Kanybek Osmonaliev, a former Kyrgyz MP, was reportedly detained along with three others by the State Committee for National Security (SCNS or UKMK) and has been placed in pretrial detention. They have not yet been formally charged with attempting a coup but that’s the charge Kyrgyz authorities are leveling. Osmonaliev was among the organizers of a rally on March 2 in support of jailed Kyrgyz politician Sadyr Japarov.
According to 24.kg, a Kyrgyz news outlet, Japarov’s brother Sabyr and activist Amangeldy Artykov were also taken to the SCNS.
The Japarov saga has deep roots and, given the estimated crowd of 2,000 at the March 2 rally, continues to strike a nerve in Kyrgyzstan.
Japarov returned from exile in Kazakhstan, where he’d been evading arrest in Kyrgyzstan, in late March 2017 and was immediately arrested, sparking protests. He was ultimately sentenced to 11.5 years in prison after being convicted of taking a government official hostage during 2013 protests regarding demands that the Kumtor gold mine be nationalized.
But Japarov’s troubles began the year before, when he was still an MP. As I covered in 2017:
In October 2012, Japarov — along with Ata-Jurt head Kamchibek Tashiev and Talant Mamytov — led protests in Bishkek calling for the ouster of then-Prime Minister Jantoro Satybaldiev a week after he refused to nationalize Kumtor.
The nationalist protest went awry when protesters tried to storm parliament…
The three politicians were arrested and charged with attempting to overthrow the government. When the trial ended in March 2013, Tashiev and Japarov were given year and a half sentences and generously credited with time they served while the trial went on and Mamytov was given a year and released shortly after the trial ended…
Japarov was released a few months later, but stripped of his parliament seat…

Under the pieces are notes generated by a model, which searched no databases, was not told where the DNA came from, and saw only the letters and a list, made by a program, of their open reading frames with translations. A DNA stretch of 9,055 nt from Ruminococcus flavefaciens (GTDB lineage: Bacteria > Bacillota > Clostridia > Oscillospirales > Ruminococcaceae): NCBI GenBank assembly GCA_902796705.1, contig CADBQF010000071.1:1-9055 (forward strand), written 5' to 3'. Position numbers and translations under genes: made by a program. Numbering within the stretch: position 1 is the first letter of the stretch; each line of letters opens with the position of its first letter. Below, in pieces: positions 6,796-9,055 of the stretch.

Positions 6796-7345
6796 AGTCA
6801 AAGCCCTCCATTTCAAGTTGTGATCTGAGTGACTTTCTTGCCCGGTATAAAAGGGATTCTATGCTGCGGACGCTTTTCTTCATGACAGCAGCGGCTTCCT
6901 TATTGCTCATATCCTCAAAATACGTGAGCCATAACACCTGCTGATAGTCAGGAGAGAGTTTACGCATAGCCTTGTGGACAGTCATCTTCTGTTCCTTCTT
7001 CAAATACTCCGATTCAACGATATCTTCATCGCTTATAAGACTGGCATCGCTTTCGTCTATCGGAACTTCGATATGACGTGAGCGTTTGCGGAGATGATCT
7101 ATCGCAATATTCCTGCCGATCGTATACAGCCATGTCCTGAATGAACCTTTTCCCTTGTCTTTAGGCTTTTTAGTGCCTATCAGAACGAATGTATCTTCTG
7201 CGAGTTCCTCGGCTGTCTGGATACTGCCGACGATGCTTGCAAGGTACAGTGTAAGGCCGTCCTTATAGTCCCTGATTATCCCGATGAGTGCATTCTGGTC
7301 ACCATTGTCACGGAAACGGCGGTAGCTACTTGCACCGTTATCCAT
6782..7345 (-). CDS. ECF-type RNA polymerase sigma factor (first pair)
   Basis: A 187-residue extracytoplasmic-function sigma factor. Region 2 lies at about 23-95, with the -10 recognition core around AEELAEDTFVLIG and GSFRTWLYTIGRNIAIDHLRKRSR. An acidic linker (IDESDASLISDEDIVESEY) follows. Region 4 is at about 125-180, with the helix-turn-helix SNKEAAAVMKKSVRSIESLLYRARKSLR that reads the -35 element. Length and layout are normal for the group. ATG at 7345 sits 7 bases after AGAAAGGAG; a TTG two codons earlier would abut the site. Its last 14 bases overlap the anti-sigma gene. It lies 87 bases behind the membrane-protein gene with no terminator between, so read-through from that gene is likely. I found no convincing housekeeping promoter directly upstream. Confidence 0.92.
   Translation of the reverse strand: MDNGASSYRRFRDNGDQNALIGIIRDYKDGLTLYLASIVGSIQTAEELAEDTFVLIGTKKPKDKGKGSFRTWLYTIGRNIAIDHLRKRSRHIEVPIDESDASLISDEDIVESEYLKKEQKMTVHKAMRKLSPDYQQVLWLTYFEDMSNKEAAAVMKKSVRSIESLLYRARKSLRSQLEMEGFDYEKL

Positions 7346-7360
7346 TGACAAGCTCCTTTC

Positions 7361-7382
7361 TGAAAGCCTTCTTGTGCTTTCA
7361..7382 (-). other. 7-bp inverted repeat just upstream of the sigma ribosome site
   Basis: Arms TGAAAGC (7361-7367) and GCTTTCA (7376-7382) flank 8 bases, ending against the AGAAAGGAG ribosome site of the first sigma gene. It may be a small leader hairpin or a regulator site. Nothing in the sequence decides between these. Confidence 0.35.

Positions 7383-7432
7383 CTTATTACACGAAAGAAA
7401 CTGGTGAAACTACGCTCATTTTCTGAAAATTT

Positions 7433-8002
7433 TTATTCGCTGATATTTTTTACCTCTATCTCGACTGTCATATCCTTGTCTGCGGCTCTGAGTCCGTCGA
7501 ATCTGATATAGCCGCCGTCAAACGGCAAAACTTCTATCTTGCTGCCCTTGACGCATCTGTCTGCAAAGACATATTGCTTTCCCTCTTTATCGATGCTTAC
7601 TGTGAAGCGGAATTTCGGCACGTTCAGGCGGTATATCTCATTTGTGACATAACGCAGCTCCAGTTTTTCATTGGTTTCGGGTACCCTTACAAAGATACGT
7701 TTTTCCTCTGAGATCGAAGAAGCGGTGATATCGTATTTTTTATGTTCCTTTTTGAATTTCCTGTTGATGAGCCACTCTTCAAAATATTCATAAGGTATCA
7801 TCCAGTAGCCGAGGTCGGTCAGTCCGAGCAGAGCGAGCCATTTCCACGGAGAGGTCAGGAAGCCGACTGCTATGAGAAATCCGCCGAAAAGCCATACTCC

Later in 2013, protests in favor of nationalizing Kumtor turned violent in Karakol and Japarov was accused of bankrolling the protests and directing, remotely, the kidnapping of the regional governor, Emil Kaptagayev. Japarov fled the country in late 2013 and lived abroad, evading a second arrest…
Now here we are in 2020, with another rally gone awry. Eurasianet has an excellent rundown of where the rally went off the rails: “when a 10-person committee approved by the crowd delivered an ultimatum to a representative of the presidential administration warning that they would take things into their own hands unless Japarov was… released within the day.”
Sabyr, Eurasianet reported, appealed to the crowd to disperse but had little impact as splinter groups turned toward the White House.
According to the authorities, and RFE/RL’s reports, clashes between protesters and police began after the rally ran past its 5 p.m. end-time as per its demonstration permit. Police used tear gas and water cannons to break up the rally and some protesters responded by throwing rocks.
Police say 166 were detained at the rally and 162 have been released — leaving Osmonaliev, Sabyr Japarov, Artykov, and one other still in detention.
This isn’t Osmonaliev’s first run-in with the law. In October 2018, he was acquitted of abuse of office charges.
Kyrgyzstan’s Supreme Court cut Japarov’s sentence by 18 months in an April 2019 ruling, but his November 2019 request to President Soornbay Jeenbekov for clemency has not received a response yet.